Have you ever felt awestruck by a towering evergreen, waves crashing against rocks, or the vastness of a desert canyon?
You’re not alone. Across time and cultures, humans have felt a spiritual connection with nature.
New UBC research gives this connection a name—ecospirituality—and reveals it could help reduce polarization on environmental issues that threaten the planet.
The researchers from UBC and Oxford Brookes University developed the world’s first questionnaire to measure ecospirituality.
They asked participants to indicate their level of agreement with eight statements, such as “I feel intense wonder toward nature,” or “There is a spiritual connection between human beings and the natural environment.”
A survey of more than 6,000 people in Canada, the U.S. and Singapore showed that ecospirituality doesn’t depend on political or religious orientation. Even atheists, who usually score low on spirituality measures, scored above the midpoint for ecospirituality.
Conservatives were approximately as ecospiritual as liberals. The researchers say this deserves further investigation, because ecospiritual people were also found to have more concern for the environment. Ecospirituality could be a pathway to better care for the environment regardless of one’s politics.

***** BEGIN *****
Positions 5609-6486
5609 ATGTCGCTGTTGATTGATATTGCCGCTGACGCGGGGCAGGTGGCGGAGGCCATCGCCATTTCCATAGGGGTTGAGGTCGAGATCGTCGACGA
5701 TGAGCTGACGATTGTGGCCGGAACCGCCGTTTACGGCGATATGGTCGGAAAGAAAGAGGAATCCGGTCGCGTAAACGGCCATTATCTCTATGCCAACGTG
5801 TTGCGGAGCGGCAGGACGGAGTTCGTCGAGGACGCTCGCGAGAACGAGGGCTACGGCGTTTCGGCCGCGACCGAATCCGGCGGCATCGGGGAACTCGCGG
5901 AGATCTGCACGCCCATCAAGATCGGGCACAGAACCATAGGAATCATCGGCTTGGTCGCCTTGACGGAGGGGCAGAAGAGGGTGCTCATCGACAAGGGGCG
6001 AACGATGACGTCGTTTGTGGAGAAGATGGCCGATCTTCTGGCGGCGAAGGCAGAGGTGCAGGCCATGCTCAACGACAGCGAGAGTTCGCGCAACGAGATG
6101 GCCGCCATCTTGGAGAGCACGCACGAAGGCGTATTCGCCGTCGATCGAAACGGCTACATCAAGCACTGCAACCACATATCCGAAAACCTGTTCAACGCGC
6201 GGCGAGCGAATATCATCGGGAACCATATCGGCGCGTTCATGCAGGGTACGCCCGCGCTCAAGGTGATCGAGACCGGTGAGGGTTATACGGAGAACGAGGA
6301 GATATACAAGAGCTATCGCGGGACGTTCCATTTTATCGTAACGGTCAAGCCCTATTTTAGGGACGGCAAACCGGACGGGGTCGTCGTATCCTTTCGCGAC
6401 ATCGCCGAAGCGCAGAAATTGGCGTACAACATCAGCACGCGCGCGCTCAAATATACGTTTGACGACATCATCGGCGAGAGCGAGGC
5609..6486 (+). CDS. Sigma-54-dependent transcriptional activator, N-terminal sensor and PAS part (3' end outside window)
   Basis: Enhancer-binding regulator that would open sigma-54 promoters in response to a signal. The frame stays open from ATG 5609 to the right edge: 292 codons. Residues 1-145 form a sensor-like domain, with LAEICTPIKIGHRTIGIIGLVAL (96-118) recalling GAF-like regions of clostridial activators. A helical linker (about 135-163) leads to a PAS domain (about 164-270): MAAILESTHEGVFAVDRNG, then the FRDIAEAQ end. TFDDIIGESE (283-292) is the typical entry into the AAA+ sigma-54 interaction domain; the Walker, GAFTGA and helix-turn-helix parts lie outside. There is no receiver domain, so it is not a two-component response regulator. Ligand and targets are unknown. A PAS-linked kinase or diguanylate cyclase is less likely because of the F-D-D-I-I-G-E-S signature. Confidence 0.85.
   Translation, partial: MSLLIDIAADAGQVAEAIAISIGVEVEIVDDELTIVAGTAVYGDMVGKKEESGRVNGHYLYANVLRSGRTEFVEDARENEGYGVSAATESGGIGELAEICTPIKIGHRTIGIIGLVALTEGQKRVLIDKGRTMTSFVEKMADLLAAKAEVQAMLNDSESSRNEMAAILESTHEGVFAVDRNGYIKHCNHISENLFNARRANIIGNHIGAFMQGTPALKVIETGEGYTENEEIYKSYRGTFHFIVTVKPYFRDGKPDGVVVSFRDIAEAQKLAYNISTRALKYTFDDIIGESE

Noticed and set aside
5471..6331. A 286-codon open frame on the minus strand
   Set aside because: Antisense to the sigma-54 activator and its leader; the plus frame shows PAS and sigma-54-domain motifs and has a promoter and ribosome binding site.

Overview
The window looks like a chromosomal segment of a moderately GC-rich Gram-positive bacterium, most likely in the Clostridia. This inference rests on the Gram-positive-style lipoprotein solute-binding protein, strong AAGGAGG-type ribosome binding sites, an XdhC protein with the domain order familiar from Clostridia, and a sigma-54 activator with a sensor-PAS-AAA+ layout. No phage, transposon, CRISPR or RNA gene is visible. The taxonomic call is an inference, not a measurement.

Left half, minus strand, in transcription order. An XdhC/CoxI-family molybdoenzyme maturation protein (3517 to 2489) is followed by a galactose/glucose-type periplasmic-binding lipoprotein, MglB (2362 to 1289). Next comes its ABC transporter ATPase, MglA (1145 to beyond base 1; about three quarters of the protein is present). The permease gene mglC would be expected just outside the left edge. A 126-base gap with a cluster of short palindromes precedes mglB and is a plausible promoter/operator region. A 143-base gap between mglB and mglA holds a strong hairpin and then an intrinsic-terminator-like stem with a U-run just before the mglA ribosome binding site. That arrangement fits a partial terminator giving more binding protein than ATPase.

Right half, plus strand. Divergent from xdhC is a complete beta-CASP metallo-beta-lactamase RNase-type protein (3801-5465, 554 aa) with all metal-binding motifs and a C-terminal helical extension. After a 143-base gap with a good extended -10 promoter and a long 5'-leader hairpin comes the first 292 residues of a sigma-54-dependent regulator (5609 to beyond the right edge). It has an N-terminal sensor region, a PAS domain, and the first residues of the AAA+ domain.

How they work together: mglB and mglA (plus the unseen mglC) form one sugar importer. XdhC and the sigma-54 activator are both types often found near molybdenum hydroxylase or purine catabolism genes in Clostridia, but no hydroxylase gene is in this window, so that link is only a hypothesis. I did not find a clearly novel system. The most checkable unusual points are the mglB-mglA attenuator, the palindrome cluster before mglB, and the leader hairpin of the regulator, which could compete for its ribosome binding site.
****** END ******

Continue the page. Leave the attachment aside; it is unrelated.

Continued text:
How can ecospirituality reduce division?
“If you have family or friends with different political views about environmental issues, try finding common ground by talking about the ways in which nature is sacred, awe-inspiring, and a place for spiritual refuge,” suggested the study’s first author Matthew Billet, who is pursuing a doctorate in social psychology at UBC.
Whether it be at the personal or policy level, this research shows the potential for shared ecospiritual beliefs and experiences to smooth difficult conversations between people of different religious and political orientations.
Journalists may request an interview with a member of the research team by emailing Erik Rolfsen at firstname.lastname@example.org.